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Durham e-Theses
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Queering Veganism: A Biographical, Visual and Autoethnographic Study of Animal Advocacy.

GRIFFIN, NATHAN,DAVID,STEPHENS (2015) Queering Veganism: A Biographical, Visual and Autoethnographic Study of Animal Advocacy. Doctoral thesis, Durham University.

Full text not available from this repository.
Author-imposed embargo until 23 March 2020.

Abstract

I am vegan. This means I eschew animal products (such as meat, dairy and eggs) for ethical reasons. Academic interest in animal advocacy is expanding, as evidenced in the emerging field of Critical Animal Studies (Taylor and Twine, 2014). However, concurrent with a ‘criminalization’ of legitimate protest since 9/11 (Gilmore, 2013), empirical research suggests a tendency for mainstream media sources to ridicule, misrepresent and discredit vegans (Cole and Morgan, 2011). I examine the events and experiences that have been significant in shaping the biographies of vegan animal advocates. I use biographical interviews with twelve (12) vegans alongside visual methods, and autoethnography. Participants created comics -the narrative juxtaposition of words and images- about their lives, and I created an ‘autoethnographic’ comic about my biography as a vegan researcher, thus examining animal advocacy from a reflexive, situated vegan perspective. I found that vegan identity is often subject to normalizing processes (Foucault, 1977), and is necessarily fluid across social situations (as evidenced in descriptions of ‘coming out’ vegan). Vegan identity is performed and achieved in various embodied ways. These processes intersect with other social structures such as gender and sexuality. Access to cultural narratives about veganism is also significant in the experience of participants. The project contributes to the diverse fields of Biographical Research and Critical Animal Studies, adding rich biographical and visual data to existing empirical evidence around animal advocacy. It sets a precedent for the potential use of comics in research, particularly in connection with queer methodological approaches that challenge existing representational forms and focus on fluidity. It also offers novel applications for autoethnographic and visual biographical approaches.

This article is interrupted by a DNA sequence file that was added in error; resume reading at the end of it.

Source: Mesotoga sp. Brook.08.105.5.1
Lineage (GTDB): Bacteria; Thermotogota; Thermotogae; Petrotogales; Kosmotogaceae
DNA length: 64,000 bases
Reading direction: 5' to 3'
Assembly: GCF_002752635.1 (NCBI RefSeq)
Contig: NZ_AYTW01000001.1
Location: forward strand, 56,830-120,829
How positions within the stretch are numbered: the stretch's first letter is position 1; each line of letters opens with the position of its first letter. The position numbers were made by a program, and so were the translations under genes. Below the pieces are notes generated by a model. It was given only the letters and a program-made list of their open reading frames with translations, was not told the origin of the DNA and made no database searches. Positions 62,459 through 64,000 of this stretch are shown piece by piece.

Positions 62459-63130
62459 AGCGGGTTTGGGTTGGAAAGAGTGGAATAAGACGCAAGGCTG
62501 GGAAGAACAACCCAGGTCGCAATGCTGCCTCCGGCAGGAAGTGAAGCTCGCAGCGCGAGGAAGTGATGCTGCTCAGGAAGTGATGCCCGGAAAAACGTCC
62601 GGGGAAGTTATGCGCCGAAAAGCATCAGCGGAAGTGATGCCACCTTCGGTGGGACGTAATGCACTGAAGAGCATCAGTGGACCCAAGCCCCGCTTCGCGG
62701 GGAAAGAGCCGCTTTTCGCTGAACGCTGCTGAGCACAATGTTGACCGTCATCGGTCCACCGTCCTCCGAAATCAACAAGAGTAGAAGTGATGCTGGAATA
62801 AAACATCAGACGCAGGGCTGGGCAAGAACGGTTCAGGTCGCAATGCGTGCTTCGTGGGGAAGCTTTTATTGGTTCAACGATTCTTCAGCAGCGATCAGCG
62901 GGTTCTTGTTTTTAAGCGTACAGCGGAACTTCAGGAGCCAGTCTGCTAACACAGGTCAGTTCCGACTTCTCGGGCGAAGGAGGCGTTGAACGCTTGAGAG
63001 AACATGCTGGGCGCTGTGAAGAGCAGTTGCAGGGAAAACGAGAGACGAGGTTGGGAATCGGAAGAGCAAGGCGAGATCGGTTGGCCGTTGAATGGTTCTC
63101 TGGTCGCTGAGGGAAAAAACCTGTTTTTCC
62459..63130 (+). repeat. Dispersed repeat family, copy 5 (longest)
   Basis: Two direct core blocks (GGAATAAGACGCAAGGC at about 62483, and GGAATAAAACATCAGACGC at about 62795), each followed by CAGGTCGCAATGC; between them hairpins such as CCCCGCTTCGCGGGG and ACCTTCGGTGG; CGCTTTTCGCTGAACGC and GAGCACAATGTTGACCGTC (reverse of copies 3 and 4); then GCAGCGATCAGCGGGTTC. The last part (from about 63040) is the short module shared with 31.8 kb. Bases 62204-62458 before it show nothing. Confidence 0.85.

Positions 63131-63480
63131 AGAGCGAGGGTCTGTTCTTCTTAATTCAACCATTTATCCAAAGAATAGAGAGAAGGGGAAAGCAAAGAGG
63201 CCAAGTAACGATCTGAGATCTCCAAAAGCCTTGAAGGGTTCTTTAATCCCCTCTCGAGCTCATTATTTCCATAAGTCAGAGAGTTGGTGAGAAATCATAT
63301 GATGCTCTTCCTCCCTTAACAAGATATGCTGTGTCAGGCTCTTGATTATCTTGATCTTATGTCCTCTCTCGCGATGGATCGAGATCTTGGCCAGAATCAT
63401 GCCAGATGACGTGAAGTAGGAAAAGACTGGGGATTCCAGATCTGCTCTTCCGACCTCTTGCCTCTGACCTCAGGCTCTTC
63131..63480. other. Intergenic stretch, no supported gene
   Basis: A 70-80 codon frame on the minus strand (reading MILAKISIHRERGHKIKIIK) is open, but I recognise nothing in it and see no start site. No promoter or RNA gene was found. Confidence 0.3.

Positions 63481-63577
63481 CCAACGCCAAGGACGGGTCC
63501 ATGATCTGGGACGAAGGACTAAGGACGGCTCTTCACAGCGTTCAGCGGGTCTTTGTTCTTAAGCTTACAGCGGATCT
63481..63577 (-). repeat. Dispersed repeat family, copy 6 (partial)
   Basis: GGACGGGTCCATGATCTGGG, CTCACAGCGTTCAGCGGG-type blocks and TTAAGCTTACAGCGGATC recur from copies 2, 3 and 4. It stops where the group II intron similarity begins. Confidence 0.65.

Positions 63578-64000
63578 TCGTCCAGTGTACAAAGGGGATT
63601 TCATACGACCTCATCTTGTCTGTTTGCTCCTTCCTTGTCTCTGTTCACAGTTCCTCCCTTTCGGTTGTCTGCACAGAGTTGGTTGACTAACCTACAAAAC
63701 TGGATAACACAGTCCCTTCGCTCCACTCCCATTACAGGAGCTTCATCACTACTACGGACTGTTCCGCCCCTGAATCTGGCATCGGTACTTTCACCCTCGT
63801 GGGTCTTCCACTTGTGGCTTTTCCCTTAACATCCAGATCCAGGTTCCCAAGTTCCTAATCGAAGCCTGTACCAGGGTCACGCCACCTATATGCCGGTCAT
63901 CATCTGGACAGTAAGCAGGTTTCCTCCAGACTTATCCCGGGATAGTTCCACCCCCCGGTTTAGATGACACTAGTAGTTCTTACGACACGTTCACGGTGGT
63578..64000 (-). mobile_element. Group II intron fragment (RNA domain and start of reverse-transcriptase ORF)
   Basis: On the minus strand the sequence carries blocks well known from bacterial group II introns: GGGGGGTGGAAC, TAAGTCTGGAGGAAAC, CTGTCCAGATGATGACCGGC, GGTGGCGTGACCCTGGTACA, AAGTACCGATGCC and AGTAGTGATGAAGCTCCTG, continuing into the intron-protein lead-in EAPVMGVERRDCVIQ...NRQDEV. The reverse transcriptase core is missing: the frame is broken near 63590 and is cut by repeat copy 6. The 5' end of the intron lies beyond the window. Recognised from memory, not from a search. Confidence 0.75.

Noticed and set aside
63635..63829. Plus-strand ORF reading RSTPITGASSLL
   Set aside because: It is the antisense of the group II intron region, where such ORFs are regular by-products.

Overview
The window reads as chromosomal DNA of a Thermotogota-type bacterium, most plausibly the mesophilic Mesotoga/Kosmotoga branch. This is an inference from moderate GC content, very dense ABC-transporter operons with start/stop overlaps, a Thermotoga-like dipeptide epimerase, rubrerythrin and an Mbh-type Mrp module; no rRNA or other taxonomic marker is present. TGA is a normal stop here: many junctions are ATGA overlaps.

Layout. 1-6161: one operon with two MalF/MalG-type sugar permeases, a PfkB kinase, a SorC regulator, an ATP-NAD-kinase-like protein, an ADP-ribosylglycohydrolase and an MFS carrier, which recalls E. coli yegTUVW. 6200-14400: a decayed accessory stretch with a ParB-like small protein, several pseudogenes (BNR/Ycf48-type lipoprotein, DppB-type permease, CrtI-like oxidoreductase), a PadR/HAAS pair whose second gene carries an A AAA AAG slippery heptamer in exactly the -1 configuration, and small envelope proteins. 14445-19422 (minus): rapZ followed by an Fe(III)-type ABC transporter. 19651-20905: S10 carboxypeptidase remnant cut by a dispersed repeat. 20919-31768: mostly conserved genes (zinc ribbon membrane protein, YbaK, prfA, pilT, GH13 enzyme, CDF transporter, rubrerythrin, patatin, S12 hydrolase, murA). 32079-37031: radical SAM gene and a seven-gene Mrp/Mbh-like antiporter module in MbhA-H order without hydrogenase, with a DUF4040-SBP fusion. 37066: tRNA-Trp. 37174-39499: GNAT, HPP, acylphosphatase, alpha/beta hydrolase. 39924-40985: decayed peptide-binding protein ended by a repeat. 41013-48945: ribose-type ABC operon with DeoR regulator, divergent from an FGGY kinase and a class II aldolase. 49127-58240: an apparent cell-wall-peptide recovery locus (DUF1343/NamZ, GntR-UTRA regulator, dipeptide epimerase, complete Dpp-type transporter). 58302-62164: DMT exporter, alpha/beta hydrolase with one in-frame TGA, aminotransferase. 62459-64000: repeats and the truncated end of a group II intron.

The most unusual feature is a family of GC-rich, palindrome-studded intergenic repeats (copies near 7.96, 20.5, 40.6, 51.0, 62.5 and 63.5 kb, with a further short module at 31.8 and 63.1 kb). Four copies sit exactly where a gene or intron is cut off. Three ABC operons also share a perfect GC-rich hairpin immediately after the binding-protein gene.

Item Type:Thesis (Doctoral)
Award:Doctor of Philosophy
Keywords:vegan, veganism, critical animal studies, animal rights, animal advocacy, activism, comics, visual methods, graphic novel, biography, autobiography, biographical research, narrative, autoethnography,
Faculty and Department:Faculty of Social Sciences and Health > Applied Social Sciences, School of
Thesis Date:2015
Copyright:Copyright of this thesis is held by the author
Deposited On:23 Mar 2015 12:57

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